Three Welsh buildings have just been added to a list of abandoned and derelict properties in the UK that are at risk of being forgotten about.
They are so derelict that soon it will be very challenging to save them from the brink of total demise.
The charity Save Britain’s Heritage was created in 1975 to campaign for historic buildings with part of its role being to develop, maintain and update a comprehensive ‘buildings at risk’ register.
The 50 extra properties added to the list this week, including three in Wales, aims to highlight the threats to neglected historic buildings all over the country.
The additions to the register are suggested to the charity by conservation officers and members of the public.
Liz Fuller, SAVE’s Building at Risk Officer said: “The presence on the register of these buildings shows the pressing need to protect and maintain empty buildings to prevent them falling victim to vandalism and decay.
“We are calling on potential new owners, new users, conservation professionals, local communities and all those who love historic buildings to answer this plea to save our heritage.”
Outbuilding at the Punchbowl Inn, Brecon
This charming and intriguing building is tucked away in a back street of Brecon in Powys and is grouped together with a number of other listed buildings.
Substantially built in local stone rubble, laid with dressed stone quoins and a slate roof, it is described as an outbuilding to the Punchbowl Inn opposite and is full of visual character.
It has clearly performed a role as a storage place and perhaps a warehouse, as the iron crane on one of the upper floors and the loft doors at various levels both indicate.
At present, it is believed by the charity to be disused and needs a new use to ensure its survival.
Country woodland retreat, Llandysul
Nestled into a wooded area along a country lane is a house that looks rather sad and lonely but could become a new owner’s beautiful rural retreat.
Yes, it’s a major renovation project but you can change the house if you have the skills, budget and patience but what you can’t change is the gorgeous location and surroundings that come with the sale of the house, and why would you even want to?
Set in beautiful Ceredigion countryside near the River Teify, this was once the estate manager’s house for the Llysnewydd/ Llanarchaeron Estate and was clearly constructed to impress, with a porticoed porch and two subsidiary wings set back to the sides of the main house.
Inside the house, although in some places it doesn’t even have an inside, there are the remains of a period staircase and a few fireplaces.
The space on offer is impressive and the potential is vast but the property is on the brink of being swallowed up by nature, having been open to the elements for decades.
It is believed to date from the late 18th or early 19th century but if it’s going to make it any further into the 21st century, it needs saving now.
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Currently this property with huge potential is on the market for a guide price of £79,000 via online auction with Auction House South Wales.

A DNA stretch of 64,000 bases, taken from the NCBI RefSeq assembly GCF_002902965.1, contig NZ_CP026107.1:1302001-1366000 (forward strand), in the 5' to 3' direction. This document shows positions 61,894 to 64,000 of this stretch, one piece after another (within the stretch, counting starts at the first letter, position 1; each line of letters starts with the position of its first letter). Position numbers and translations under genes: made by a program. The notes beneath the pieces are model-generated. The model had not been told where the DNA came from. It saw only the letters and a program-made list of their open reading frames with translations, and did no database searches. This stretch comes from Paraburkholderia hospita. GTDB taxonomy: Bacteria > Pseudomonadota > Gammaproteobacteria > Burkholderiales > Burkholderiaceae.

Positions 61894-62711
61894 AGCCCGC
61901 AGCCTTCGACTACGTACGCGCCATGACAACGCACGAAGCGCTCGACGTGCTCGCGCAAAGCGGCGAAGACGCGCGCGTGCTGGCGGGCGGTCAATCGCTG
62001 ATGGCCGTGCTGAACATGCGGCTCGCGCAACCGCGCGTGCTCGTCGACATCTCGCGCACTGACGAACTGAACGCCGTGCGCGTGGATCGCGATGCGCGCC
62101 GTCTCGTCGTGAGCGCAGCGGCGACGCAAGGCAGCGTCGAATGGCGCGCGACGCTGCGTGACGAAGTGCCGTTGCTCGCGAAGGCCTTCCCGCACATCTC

Bidding will open at noon on Monday, December 14 and will run until noon on Wednesday December, 16.
For further information call either one of the partner estate agents, Dia Lewis Estate Agents on 01559 363401 or Morgan & Davies on 01570 423623.
Find out more about this house and other extreme renovation projects here.
The Albert Hall, Swansea
The future for this iconic, Grade II listed historic building in Swansea is looking far brighter than for the two other properties recently added to Save Britain’s Heritage’s endangered list.
The building has recently been bought by LoftCo, a company known for transforming old, abandoned buildings and bringing them back to life.
Swansea’s Albert Hall opened in 1864 as a public assembly and concert venue known as The Music Hall with a 2,500 capacity. It had a name change to the Albert Hall in 1882.
Over the years the building welcomed many famous faces to its doors, including some of the big names in Victorian society such as Charles Dickens, Oscar Wilde and David Lloyd George.
After it ceased use as a music hall, it was used as a cinema and a bingo hall.
Until the recent LoftCo purchase, the building had been standing abandoned and silent since 2007.
The £7m proposal being put forward by Simon Baston, company director of LoftCo, is for the building to become a 900 capacity music venue.
In addition, sections of the property would be allocated to become flexible working spaces, apartments plus the addition of a rooftop bar.
The company has in the past done a similar renovation transformation to The Tramshed in Cardiff.
More information about LoftCo and Swansea City Council’s plans can be found here
The local council’s reaction to the proposal can be seen in this video:
Ms Fuller said: “Holding on to our heritage through the buildings that we love is essential in times of change and upheaval.
“Now more than ever, focus on preserving our historic buildings and finding them new uses can generate optimism and faith in the future.”
Hopefully these three new additions to the list will soon be enjoying a rescue mission with the outcome being their revival and existence long into the future.